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Mental health a viable concern during quarantine

While mental health has always been a major subject to address, quarantine sparks a new significance to the issue with all students staying inside. Photo by Maddie Meilinger

Ever since the initiation of distance learning and the stay at home orders due to COVID-19, students have been mostly stuck at home, not able to go anywhere without parental permission. If they are able to exit their homes, they have to be careful not to get sick, and have most entertainment options outside their house be closed. This can lead to severe feelings of loneliness, worry, fear, and annoyance at how the government is handling the situation. The stresses of quarantine and the pandemic leaves many Bruins to grapple with their mental health, an ever increasingly important subject for students.

Sophomore Jordan McAlister shared her mostly neutral thoughts on the matter of her emotions.

“Not much has changed,” she said. “[I] still get anxious, still get sad, still get angry. My emotions haven’t changed too much over this time period and neither has my mental state. Everything is as it was before the school shut down and quarantine was in place.”

Senior Alex Siegenthaler had a more annoyed outlook.

“My mental health is fine, I’m just a bit mad I can’t see people,” he stated.

Senior Colby Greig had a similar, if more intense reaction.

“It’s not what it used to be,” he said. “I am slowly going crazy from boredom.”

Counselor Mary Buhr voiced her concerns for isolated students.

“Most students are very social by nature and I believe the isolation has been hard for them,” she said. “Isolation is horrible for students who already deal with depression. In this quarantine, so much is uncertain and I can only imagine that students who struggle with anxiety are really unnerved by that. Throughout your life, you develop coping skills – some students have better coping skills than others – and now is the time that you really need to put those skills into practice. So I believe students’ mental health is directly related to the strength of their coping skills. And if you don’t have good coping skills, all is not lost – just reach out to your network (parents/family/friends/teachers/COUNSELORS) and ask for help.”

Students are getting slightly annoyed with having to stay at home, their friendships being strained caused by the lack of connection — a major motivating factor in mental health. Friendships can help keep people in good spirits, so this isolation from friends and family alike can be taxing on many students. Thankfully, many students have been holding their friends close during this pandemic.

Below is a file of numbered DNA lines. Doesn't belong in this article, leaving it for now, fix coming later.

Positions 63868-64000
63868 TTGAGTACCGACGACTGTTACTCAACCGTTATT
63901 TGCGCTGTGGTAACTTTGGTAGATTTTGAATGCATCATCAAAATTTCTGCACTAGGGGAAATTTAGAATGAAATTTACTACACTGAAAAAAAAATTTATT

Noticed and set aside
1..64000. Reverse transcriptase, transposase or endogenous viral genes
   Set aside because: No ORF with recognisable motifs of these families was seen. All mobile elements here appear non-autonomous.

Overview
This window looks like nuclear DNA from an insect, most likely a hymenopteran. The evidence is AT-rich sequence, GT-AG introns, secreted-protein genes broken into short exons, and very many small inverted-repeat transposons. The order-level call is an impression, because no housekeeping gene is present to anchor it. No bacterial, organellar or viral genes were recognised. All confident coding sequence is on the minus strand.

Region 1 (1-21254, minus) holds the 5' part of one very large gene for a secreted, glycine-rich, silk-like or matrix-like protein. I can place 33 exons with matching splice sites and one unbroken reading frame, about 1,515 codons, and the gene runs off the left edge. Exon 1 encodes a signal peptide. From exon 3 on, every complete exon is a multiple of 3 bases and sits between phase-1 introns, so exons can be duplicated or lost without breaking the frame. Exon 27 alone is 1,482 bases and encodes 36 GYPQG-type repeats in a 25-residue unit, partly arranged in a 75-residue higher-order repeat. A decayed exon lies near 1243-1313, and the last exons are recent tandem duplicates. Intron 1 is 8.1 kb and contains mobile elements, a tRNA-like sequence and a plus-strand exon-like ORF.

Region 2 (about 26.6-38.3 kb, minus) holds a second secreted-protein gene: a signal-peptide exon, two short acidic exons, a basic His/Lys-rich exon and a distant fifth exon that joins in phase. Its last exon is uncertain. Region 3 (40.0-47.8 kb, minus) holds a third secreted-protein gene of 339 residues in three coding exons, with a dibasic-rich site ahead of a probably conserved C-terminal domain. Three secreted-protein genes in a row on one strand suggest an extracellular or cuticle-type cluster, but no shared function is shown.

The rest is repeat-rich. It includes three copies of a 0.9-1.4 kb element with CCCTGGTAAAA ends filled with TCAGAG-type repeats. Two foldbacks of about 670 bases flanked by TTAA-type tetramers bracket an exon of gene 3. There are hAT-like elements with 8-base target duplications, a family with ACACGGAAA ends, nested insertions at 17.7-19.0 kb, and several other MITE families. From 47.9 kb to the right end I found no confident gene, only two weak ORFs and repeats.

“Yeah I’ve been talking to my friends everyday, some all day,” Greig stated.

McAlister was in a similar boat.

“Yes I’m still able to keep in contact with my friends via text or FaceTime,” she explained. “Some friends I can’t contact because they have strict parents or don’t have cell phones, but for the most part I can still talk to them.” 

Siegenthaler has been a lot more active despite the lock down orders.

“Yes I talk to them over the phone and I’ve been going to one’s house a few times lately,” he said. “and I will be getting the same job as him soon.”

For the time being, not everyone is in uproar about the government’s mandated lock down. Some students may even prefer the lockdown than going to actual school. 

Greig voiced his thoughts about returning to school.

“I would like to go back to see my friends and this was supposed to be the easiest part of the year, plus we are missing so many fun things,” he said.

McAlister disagreed with this notion.

“No, I wouldn’t want to go back to school,” she said. “I find this method much easier because classroom settings are very stressful for me. I have bad anxiety when it comes to asking questions or for help and when taking tests. I am much more focused and engaged when going at my own pace with school work.”

Siegenthaler also wanted to go back to school.

“I only want to go back to see friends,” he said. “And maybe make videos normally in video class.”

The quarantine and distance learning has brought plenty of change to most students’ school year, and more and more students are wanting the quarantine to end. 

Mrs. Buhr shared some inspiring and comforting advice for any Bruins finding difficulty dealing with the situation.

“I find some comfort in the fact that everyone in the whole world is dealing with this pandemic,” she said. “I am not alone – you are not alone. We are truly all in this together. And if you’re struggling, there is no need to struggle alone. Speaking for your counselors, we want to hear from you – whether it is good news or not-so-good news, positive or negative. Keep in touch!”

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Mental health a viable concern during quarantine